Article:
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Doxorubicin Metabolism and Toxicity in Human Myocardium:  Role of Cytoplasmic Deglycosidation and Carbonyl Reduction

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Institutes of Pharmacology and Biochemistry, Catholic University School of Medicine, Rome, Italy, and Department of Drug Sciences, G. D'Annunzio University School of Pharmacy, Chieti, Italy
Cite this: Chem. Res. Toxicol. 2000, 13, 5, 414–420
Publication Date (Web):April 14, 2000
https://doi.org/10.1021/tx000013q
Copyright © 2000 American Chemical Society

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    Abstract

    The anthracycline doxorubicin (DOX) is an exceptionally good antineoplastic agent, but its use is limited by formation of metabolites which induce acute and chronic cardiac toxicities. Whereas the acute toxicity is mild, the chronic toxicity can produce a life-threatening cardiomyopathy. Studies in laboratory animals are of limited value in predicting the structure and reactivity of toxic metabolites in humans; therefore, we used an ethically acceptable system which is suitable for exploring DOX metabolism in human myocardium. The system involves cytosolic fractions from myocardial samples obtained during aorto-coronary bypass grafting. After reconstitution with NADPH and DOX, these fractions generate the alcohol metabolite doxorubicinol (DOXol) as well as DOX deoxyaglycone and DOXol hydroxyaglycone, reflecting reduction of the side chain carbonyl group, reductase-type deglycosidation of the anthracycline, and hydrolase-type deglycosidation followed by carbonyl reduction, respectively. The efficiency of each metabolic route has been evaluated at low and high DOX:protein ratios, reproducing acute, single-dose and chronic, multiple-dose regimens, respectively. Low DOX:protein ratios increase the efficiency of formation of DOX deoxyaglycone and DOXol hydroxyaglycone but decrease that of DOXol. Conversely, high DOX:protein ratios facilitate the formation of DOXol but impair reductase- or hydrolase-type deglycosidation and uncouple hydrolysis from carbonyl reduction, making DOXol accumulate at levels higher than those of DOX deoxyaglycone and DOXol hydroxyaglycone. Structure−activity considerations have suggested that aglycones and DOXol may inflict cardiac damage by inducing oxidative stress or by perturbing iron homeostasis, respectively. Having characterized the influence of DOX:protein ratios on deglycosidation or carbonyl reduction, we propose that the benign acute toxicity should be attributed to the oxidant activity of aglycones, whereas the life-threatening chronic toxicity should be attributed to alterations of iron homeostasis by DOXol. This picture rationalizes the limited protective efficacy of antioxidants against chronic cardiomyopathy vis-à-vis the better protection offered by iron chelators, and forms the basis for developing analogues which produce less DOXol.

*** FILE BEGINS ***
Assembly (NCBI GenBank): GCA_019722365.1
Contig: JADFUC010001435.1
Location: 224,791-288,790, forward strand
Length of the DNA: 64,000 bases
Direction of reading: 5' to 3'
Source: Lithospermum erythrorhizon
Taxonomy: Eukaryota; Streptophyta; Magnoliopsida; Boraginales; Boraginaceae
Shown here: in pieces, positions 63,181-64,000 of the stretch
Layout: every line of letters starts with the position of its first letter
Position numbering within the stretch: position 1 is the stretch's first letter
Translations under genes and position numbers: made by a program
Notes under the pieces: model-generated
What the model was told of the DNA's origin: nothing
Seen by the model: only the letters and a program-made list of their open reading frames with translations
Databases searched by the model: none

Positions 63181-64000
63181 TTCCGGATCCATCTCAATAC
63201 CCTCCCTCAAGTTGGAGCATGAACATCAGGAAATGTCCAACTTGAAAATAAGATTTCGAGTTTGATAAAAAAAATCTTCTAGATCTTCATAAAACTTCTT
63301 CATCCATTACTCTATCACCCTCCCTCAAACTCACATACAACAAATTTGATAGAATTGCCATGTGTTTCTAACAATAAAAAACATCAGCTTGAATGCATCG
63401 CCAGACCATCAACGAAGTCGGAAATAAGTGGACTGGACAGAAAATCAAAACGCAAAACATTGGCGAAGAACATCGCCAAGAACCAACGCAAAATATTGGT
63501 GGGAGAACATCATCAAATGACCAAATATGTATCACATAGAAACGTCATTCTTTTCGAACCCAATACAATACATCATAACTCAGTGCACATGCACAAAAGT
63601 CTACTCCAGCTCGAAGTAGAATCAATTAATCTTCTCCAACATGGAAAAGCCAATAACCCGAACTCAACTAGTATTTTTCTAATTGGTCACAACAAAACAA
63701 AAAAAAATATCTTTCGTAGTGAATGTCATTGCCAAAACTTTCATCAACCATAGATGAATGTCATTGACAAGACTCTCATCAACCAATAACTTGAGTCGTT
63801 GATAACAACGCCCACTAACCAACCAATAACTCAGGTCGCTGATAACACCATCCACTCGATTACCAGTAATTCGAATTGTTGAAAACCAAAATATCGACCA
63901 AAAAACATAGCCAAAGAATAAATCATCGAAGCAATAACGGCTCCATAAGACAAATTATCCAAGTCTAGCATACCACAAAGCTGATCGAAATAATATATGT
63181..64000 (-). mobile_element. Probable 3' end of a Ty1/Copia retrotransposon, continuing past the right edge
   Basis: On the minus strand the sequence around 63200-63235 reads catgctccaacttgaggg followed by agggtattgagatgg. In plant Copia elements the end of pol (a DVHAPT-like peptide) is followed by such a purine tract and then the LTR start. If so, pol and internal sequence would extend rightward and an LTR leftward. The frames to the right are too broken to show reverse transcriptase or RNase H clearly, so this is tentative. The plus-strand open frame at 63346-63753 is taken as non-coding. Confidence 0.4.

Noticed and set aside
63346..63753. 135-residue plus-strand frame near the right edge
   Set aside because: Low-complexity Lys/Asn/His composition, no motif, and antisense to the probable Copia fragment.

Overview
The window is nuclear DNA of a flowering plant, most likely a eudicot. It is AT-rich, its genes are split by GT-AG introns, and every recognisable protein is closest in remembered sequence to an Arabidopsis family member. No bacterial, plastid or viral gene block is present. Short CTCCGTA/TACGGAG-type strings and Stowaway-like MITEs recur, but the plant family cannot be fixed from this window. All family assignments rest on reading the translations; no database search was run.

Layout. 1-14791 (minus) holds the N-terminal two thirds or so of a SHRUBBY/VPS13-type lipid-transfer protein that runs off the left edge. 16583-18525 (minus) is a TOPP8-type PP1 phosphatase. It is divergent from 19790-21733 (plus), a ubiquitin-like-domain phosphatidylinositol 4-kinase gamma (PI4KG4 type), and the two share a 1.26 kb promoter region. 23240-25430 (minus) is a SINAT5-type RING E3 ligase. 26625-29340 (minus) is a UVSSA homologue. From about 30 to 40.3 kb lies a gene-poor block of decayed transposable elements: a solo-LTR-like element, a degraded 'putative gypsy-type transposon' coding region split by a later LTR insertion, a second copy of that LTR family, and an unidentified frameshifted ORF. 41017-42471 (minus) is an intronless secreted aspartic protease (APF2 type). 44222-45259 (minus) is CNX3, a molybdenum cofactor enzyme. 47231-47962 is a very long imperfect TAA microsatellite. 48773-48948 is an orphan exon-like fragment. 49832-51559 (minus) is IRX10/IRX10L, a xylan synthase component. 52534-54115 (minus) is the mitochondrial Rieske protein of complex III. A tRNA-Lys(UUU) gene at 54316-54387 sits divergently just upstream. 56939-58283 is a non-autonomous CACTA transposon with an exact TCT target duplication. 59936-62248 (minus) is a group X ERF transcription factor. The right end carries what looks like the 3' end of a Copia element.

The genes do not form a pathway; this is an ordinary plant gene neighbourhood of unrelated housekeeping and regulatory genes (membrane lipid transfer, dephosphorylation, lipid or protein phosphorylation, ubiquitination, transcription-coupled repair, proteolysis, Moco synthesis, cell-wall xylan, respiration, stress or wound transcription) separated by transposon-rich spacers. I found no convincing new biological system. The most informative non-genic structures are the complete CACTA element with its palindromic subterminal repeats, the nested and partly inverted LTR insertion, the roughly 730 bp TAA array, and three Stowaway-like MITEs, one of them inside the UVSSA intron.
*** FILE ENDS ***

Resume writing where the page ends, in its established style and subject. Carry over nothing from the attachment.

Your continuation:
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     Institute of Pharmacology, Catholic University School of Medicine.

     Institute of Biochemistry, Catholic University School of Medicine.

    *

     To whom correspondence should be addressed:  Department of Drug Sciences, G. D'Annunzio University School of Pharmacy, Via dei Vestini, 66013 Chieti, Italy. Phone: 011-39-0871-3555237. Fax: 011-39-0871-3555315. E-mail: [email protected].

    §

     G. D'Annunzio University School of Pharmacy.

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